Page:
A group of Stettler students, some now former, had the opportunity to make the memories of a lifetime when they travelled to South Africa at the end of July.
The 8 students and two coaches were part of a contingent of 71 Canadians, 48 of whom were archers, invited to take part in the Africa Genesis Archery finals tournament in Limpopo province of South Africa.
“Overall, it was a really great experience,” said Jaydon Haustein, at the team’s wrapup at Whitesands on Aug. 27.
“It’s interesting to see how all the countries differ but how we are all the same.”
Three separate groups of Canadian teams, including Stettler’s, met up in South Africa and competed against archers from Zimbabwe, Namibia, Botswana, and South Africa at three different levels.
According to Jessa Heatherington, one of the coaches and adult competitors, there were 33 student archers overall and 15 adult archers from Alberta and Saskatchewan.
Haustein says that the two competition days were long; the teams were up around 5 a.m. and on the range by 7 a.m. running through both the 3D and bullseye ranges.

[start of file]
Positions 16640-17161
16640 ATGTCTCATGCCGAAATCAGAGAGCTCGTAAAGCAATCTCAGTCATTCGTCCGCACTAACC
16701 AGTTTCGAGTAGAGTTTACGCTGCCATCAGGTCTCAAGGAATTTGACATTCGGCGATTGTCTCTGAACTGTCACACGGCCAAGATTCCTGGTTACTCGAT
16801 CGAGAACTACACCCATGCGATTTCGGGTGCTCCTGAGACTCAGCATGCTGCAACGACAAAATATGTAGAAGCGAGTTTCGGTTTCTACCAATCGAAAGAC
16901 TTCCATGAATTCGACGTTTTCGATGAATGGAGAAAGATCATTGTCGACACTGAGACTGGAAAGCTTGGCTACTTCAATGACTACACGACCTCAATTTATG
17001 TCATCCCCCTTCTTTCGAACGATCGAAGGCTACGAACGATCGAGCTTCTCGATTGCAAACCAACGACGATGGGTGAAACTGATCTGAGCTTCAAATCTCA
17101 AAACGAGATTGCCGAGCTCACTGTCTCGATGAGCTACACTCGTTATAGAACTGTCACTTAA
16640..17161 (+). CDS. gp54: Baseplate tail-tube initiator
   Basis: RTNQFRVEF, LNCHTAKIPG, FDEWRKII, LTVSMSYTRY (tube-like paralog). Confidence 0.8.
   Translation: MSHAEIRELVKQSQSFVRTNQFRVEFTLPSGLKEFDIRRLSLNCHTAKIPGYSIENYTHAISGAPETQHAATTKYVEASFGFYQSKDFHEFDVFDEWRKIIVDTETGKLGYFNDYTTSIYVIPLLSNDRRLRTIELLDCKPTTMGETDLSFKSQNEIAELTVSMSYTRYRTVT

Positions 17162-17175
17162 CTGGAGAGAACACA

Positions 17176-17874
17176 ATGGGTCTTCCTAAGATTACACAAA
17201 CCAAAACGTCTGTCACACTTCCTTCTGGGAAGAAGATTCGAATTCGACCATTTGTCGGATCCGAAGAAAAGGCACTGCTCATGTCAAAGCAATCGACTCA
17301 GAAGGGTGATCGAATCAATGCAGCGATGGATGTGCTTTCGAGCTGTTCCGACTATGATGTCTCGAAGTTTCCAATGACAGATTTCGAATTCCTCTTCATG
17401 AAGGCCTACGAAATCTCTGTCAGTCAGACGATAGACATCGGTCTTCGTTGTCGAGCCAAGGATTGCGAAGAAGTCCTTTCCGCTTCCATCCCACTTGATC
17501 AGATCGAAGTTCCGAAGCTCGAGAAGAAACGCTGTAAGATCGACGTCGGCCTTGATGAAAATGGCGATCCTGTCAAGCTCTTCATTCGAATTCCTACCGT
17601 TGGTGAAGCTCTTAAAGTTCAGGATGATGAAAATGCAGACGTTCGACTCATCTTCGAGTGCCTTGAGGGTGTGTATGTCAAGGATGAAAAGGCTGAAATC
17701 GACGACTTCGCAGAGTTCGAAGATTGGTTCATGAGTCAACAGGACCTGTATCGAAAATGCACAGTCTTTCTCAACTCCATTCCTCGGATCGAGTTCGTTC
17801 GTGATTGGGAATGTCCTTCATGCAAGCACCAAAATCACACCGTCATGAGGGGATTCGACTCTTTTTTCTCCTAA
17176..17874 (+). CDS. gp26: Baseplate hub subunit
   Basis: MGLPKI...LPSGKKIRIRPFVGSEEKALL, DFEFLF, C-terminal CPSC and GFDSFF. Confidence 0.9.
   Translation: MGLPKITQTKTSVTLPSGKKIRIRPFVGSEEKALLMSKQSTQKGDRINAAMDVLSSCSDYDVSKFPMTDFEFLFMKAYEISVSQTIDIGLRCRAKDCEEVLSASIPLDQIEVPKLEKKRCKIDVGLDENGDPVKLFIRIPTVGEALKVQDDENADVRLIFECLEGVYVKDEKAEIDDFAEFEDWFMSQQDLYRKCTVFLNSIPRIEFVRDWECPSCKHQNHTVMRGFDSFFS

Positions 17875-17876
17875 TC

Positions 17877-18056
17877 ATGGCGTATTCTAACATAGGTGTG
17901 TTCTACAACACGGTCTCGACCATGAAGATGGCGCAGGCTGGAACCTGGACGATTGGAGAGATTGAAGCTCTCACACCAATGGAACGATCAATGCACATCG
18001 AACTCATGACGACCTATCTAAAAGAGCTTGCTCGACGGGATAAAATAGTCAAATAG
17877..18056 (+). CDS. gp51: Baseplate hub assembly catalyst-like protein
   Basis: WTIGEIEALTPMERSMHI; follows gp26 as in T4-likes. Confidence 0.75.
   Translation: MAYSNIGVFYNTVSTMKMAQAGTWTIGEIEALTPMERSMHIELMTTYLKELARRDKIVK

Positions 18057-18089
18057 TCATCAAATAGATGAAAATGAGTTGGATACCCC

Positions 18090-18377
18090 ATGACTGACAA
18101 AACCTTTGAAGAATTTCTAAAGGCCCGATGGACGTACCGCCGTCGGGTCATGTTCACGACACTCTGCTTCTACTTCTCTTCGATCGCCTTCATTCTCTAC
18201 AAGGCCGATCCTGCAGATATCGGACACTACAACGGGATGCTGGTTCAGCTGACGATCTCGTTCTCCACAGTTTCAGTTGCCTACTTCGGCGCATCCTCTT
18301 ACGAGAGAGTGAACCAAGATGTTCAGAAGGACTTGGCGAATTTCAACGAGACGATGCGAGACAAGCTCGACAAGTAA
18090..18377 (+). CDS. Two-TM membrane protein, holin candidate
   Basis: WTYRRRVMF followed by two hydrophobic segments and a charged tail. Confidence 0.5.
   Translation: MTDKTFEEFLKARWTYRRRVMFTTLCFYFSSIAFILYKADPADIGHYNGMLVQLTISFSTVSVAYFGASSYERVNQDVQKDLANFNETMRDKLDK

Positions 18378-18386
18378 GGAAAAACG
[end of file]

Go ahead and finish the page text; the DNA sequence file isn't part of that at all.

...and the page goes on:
Teams were split into adult, junior all-star, and developmental teams.
The all-star team lived up to its name, winning gold for their division. The adult and developmental teams each won silver in their respective divisions; the overall showing of the Canadian teams was enough for Canada to narrowly win the tournament.
“We only won by six points,” said Haustein.
“It’s one arrow.”
According to Wm. E. Hay Archery head coach Tanja Heatherington, one arrow is by how much the Stettler team lost in provincials last year.
“What is it with this team and one arrow,” Heatherington said, with a laugh.
The archers departed Stettler on July 19 and spent a few days team building with the other Canadians in Cape Town before the competition, then some returned July 31 while others were back Aug. 6.
“It was definitely once in a lifetime for sure,” said Haley Sayles, one of the archers.
While in South Africa, the students were able to do a significant amount of sightseeing around Capetown — including seeing a lion —, go ziplining, try a variety of “authentic African dishes,” do lots of shopping, and have their faces painted in the traditional African way.
After the tournament, 38 of the Canadians travelled to Gqeberha — formerly known as Port Elizabeth — in South Africa’s eastern cape to take part in a safari.
While some of the students are headed to university and others are rejoining the Wm. E Hay team this fall, all indicated a willingness to go back.
“It’s the type of place that stays with you,” said coach Jacqueline Sayles, who took part in the trip with the team.
The Stettler All-Stars were able to compete in Africa due to the generosity and fundraising within the community.
Wm. E. Hay Secondary School competes in archery under the National Archery in Schools Program (NASP) based out of the United States.
–With files from the Stettler Independent